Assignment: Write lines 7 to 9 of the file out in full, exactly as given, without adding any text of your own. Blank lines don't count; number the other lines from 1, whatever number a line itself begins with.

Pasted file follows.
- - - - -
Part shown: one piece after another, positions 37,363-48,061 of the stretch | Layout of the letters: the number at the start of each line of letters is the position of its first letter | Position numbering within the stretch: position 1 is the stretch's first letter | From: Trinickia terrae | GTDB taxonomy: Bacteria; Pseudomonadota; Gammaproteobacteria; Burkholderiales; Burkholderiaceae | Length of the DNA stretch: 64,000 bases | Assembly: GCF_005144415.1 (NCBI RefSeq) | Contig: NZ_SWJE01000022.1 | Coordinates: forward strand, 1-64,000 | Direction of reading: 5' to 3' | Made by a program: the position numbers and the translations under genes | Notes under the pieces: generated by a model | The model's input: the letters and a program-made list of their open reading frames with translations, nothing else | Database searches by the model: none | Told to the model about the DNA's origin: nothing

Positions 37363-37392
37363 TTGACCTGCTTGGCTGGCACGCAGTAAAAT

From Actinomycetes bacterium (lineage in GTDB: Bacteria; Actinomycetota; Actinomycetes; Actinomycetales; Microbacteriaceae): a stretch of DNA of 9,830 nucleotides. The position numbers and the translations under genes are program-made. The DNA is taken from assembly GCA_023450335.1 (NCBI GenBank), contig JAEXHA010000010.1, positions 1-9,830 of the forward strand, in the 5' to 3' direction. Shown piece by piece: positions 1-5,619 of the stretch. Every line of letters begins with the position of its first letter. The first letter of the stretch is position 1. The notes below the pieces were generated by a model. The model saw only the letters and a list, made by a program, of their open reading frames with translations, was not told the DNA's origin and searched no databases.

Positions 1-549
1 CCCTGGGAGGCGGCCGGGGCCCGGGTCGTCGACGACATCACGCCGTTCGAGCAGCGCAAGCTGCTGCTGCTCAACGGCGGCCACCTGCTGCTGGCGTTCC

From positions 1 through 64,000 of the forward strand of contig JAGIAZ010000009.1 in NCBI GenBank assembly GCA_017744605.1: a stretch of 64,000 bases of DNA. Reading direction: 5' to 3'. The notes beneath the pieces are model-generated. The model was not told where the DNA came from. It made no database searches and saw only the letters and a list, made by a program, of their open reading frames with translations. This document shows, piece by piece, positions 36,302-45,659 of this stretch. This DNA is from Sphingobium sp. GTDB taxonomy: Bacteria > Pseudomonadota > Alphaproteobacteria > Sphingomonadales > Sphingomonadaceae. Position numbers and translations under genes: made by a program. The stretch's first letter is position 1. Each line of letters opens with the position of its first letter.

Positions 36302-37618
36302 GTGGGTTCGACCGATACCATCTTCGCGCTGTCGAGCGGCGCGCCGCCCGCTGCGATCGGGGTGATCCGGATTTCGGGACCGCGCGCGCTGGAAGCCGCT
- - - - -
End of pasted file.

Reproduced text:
From positions 1 through 64,000 of the forward strand of contig JAGIAZ010000009.1 in NCBI GenBank assembly GCA_017744605.1: a stretch of 64,000 bases of DNA. Reading direction: 5' to 3'. The notes beneath the pieces are model-generated. The model was not told where the DNA came from. It made no database searches and saw only the letters and a list, made by a program, of their open reading frames with translations. This document shows, piece by piece, positions 36,302-45,659 of this stretch. This DNA is from Sphingobium sp. GTDB taxonomy: Bacteria > Pseudomonadota > Alphaproteobacteria > Sphingomonadales > Sphingomonadaceae. Position numbers and translations under genes: made by a program. The stretch's first letter is position 1. Each line of letters opens with the position of its first letter.

Positions 36302-37618
36302 GTGGGTTCGACCGATACCATCTTCGCGCTGTCGAGCGGCGCGCCGCCCGCTGCGATCGGGGTGATCCGGATTTCGGGACCGCGCGCGCTGGAAGCCGCT